Let’s change our practices and the way we do things

In The Sustainable Hour on 21 October 2020 we have two people closely associated with the making of the award-winning film ‘In My Blood It Runs‘: Traditional elder William Tilmouth, founder of the Children’s Ground and an advisor on the film, and the film’s director Maya Newell.

This film was 10 years in the making. This involved much yarning and letting go of colonising attitudes by the white film crew as they built trust with the First Nations community in Central Australia. It was very patient work that involved building trust and empowering an entire family to tell their story.

“It’s a contest of space between humanity and nature. Let’s give nature some space as well, because at the end of the day: We abuse it, it will spank us,” Tilmouth says. “Let’s change our practices and the way we do things.”

Colin Mockett begins his Global Outlook with a new report stating that global greenhouse-gas emissions are down 8.8 per cent due to worldwide Covid restrictions – but countered with the release of figures showing that global average temperatures in 2019 were 1.1 degrees Celsius above pre-industrial levels, and 2020 is set to mark the end of the hottest 5-year period on record.

There are positive signs following the election wins in New Zealand and the ACT – both of which winners were Labor-Green coalitions with strong emissions-reduction policies, and Denmark’s adoption of a policy that all future government policy decisions must take the impact on climate and environment on board. This is what ‘putting climate first in every decision’ looks like at a national level.

Colin rounds his outlook segment off with two newly-released UN reports, one stating that world-wide coal-fired energy production is in sharp decline, and the other noting that climate change is responsible for a doubling of the numbers of natural disasters since 2000.

Until next week – don’t forget to vote before 6pm on this Friday 23 October when you can Vote the Difference if you haven’t already.

We start and end the hour with a quote – an unusually strong statement – from this speech by the United Nations’ Secretary-General Antonio Guterres:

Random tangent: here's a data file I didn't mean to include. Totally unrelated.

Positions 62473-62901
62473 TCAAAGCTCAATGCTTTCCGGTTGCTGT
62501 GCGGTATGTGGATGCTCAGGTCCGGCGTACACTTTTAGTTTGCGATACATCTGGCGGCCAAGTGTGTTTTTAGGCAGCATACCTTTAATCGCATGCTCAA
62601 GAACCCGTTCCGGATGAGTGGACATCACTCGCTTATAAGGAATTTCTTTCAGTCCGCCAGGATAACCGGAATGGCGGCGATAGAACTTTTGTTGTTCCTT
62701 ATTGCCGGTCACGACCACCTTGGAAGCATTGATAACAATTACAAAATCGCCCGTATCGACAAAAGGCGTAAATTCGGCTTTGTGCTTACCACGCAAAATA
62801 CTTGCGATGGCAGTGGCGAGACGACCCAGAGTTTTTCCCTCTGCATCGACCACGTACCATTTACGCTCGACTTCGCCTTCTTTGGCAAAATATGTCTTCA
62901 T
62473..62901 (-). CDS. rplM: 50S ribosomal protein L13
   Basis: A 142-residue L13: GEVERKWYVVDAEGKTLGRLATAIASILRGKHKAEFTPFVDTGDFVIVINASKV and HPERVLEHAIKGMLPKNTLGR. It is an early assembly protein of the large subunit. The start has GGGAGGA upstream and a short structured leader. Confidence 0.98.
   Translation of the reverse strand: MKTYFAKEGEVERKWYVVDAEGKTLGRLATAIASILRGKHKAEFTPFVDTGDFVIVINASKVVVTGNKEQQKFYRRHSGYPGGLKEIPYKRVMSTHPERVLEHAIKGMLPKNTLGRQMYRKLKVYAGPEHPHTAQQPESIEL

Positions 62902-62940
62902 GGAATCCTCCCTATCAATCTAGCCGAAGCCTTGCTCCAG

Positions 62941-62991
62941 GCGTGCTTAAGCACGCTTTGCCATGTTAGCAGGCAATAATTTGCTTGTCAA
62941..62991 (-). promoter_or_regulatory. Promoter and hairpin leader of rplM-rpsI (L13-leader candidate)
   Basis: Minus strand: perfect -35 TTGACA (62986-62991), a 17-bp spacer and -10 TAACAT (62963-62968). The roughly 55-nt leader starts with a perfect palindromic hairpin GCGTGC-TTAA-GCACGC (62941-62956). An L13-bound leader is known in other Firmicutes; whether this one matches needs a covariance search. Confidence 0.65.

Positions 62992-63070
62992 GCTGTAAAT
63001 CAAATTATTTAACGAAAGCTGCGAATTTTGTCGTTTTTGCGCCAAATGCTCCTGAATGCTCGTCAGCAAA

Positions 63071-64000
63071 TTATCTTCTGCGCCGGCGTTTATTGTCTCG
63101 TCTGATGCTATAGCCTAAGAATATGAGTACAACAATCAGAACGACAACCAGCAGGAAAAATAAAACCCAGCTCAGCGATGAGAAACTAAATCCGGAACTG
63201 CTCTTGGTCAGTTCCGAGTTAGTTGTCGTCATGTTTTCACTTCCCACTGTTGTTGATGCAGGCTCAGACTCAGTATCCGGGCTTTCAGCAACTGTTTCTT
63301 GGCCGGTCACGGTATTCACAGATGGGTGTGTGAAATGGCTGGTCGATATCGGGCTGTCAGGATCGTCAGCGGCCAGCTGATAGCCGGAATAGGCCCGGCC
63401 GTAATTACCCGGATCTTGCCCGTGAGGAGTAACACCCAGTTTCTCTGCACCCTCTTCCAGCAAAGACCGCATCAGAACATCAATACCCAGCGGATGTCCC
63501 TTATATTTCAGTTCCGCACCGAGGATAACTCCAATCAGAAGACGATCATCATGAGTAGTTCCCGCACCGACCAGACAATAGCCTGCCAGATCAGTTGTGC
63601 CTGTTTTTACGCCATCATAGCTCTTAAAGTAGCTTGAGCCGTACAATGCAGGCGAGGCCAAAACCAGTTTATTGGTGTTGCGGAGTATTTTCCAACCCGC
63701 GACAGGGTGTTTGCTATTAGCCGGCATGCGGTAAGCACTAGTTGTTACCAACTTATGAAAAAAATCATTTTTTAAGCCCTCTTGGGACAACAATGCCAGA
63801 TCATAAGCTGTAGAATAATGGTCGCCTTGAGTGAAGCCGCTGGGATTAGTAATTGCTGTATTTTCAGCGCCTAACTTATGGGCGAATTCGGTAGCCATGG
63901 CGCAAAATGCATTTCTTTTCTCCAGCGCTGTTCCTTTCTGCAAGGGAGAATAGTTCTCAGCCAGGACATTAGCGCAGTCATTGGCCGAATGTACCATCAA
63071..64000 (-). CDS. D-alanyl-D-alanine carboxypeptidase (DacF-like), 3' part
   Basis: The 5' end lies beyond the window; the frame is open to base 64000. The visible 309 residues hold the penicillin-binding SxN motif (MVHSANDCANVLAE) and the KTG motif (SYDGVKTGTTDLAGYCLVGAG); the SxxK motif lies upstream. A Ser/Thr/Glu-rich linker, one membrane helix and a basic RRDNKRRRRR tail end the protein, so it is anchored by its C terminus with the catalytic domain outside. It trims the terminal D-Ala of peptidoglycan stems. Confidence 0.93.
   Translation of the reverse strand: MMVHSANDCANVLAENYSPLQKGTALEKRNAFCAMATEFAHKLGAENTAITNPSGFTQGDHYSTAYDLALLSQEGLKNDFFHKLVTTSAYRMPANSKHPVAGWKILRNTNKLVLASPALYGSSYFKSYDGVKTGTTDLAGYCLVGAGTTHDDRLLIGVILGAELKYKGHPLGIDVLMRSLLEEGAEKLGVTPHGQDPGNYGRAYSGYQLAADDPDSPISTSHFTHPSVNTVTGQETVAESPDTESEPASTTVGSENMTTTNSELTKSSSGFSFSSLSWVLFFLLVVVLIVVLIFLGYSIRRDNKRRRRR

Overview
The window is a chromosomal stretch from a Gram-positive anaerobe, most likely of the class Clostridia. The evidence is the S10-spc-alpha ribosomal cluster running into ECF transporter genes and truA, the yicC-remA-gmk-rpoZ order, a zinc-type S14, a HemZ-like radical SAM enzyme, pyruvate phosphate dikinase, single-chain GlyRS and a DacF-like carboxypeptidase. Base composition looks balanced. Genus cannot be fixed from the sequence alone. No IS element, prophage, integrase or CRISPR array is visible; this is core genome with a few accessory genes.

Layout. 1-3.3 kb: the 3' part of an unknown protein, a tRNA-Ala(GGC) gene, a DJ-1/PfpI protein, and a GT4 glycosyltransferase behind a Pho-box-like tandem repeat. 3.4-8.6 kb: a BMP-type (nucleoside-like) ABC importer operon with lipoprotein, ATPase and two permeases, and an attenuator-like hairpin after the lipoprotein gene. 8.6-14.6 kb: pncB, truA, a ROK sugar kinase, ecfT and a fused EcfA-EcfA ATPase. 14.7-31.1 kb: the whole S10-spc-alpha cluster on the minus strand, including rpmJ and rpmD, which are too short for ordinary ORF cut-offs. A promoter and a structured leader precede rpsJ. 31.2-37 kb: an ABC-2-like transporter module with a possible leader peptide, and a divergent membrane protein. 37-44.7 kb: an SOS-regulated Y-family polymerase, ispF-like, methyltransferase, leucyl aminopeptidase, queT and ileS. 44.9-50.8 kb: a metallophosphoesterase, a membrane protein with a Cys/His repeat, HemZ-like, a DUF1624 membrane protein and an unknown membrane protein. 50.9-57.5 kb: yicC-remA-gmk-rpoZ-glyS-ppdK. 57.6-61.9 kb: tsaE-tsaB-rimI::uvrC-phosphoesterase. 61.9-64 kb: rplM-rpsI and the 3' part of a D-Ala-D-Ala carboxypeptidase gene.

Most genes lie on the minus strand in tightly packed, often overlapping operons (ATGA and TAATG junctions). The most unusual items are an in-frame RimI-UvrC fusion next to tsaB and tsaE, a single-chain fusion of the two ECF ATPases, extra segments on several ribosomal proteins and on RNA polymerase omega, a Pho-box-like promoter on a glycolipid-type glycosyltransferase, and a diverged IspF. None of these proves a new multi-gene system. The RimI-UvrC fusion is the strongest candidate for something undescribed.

“If we don’t act now, this century may be one of humanity’s last.”
~ Antonio Guterres, United Nations Secretary-General


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“We are told to make our children ready for school, but why can’t we make schools ready for our children?”
~ Margaret Kemarre Turner, Arrernte Elder, Children’s Ground director, Film Advisor

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Acknowledgement

We at The Sustainable Hour would like to pay our respect to the traditional custodians of the land on which we are broadcasting, the Wathaurong People, and pay our respect to their elders, past, present and future.

The traditional owners lived in harmony with the land. They nurtured it and thrived in often harsh conditions for millenia before they were invaded. Their land was then stolen from them – it wasn’t ceeded. It is becoming more and more obvious that, if we are to survive the climate emergency we are facing, we have much to learn from their land management practices.

Our battle for climate justice won’t be won until our First Nations brothers and sisters have their true justice. When we talk about the future, it means extending our respect to those children not yet born, the generations of the future – remembering the old saying that…

“We do not inherit the Earth from our ancestors. We borrow it from our children.”

The decisions currently being made around Australia to ignore climate change are being made by those who won’t be around by the time the worst effects hit home. How utterly disgusting, disrespectful and unfair is that?



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#JoinTheCountdown

Watch the Countdown Global Launch, TEDtalks and Youtube’s call to action on climate change



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Vote as if you life depends on it

  • The Arctic is “unraveling” faster than scientists ever predicted, and if emissions remain on their current trajectory could warm by as much as 4 degress Celsius from pre-industrial levels by 2050. In a multimedia feature, The Guardian looks at just how damaging climate change is for this fragile ecosystem—and humanity’s opportunities to prevent further harm.

    Earlier this year, The Guardian looked at how the Alaskan Wildlife Refuge faces “death by drilling,” as the Trump administration opens up the land to oil and gas exploration.
  • In its annual report, the International Energy Agency says the world is on track for warming above the Paris Agreement’s most aggressive goal of 1.5 degrees Celsius, Bloomberg Green reports. To fix that, the agency says, governments and private industry will need to spend potentially trillions more than are already pledged, and people across the world—not just in developed countries and megacities—will need to adopt unprecedented behavioral changes.

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World’s biggest battery in Geelong



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Events we have talked about in The Sustainable Hour

Events in Victoria

The following is a collation of Victorian climate change events, activities, seminars, exhibitions, meetings and protests. Most are free, many ask for RSVP (which lets the organising group know how many to expect), some ask for donations to cover expenses, and a few require registration and fees. This calendar is provided as a free service by volunteers of the Victorian Climate Action Network. Information is as accurate as possible, but changes may occur.

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Podcasts and posts on this website about climate emergency
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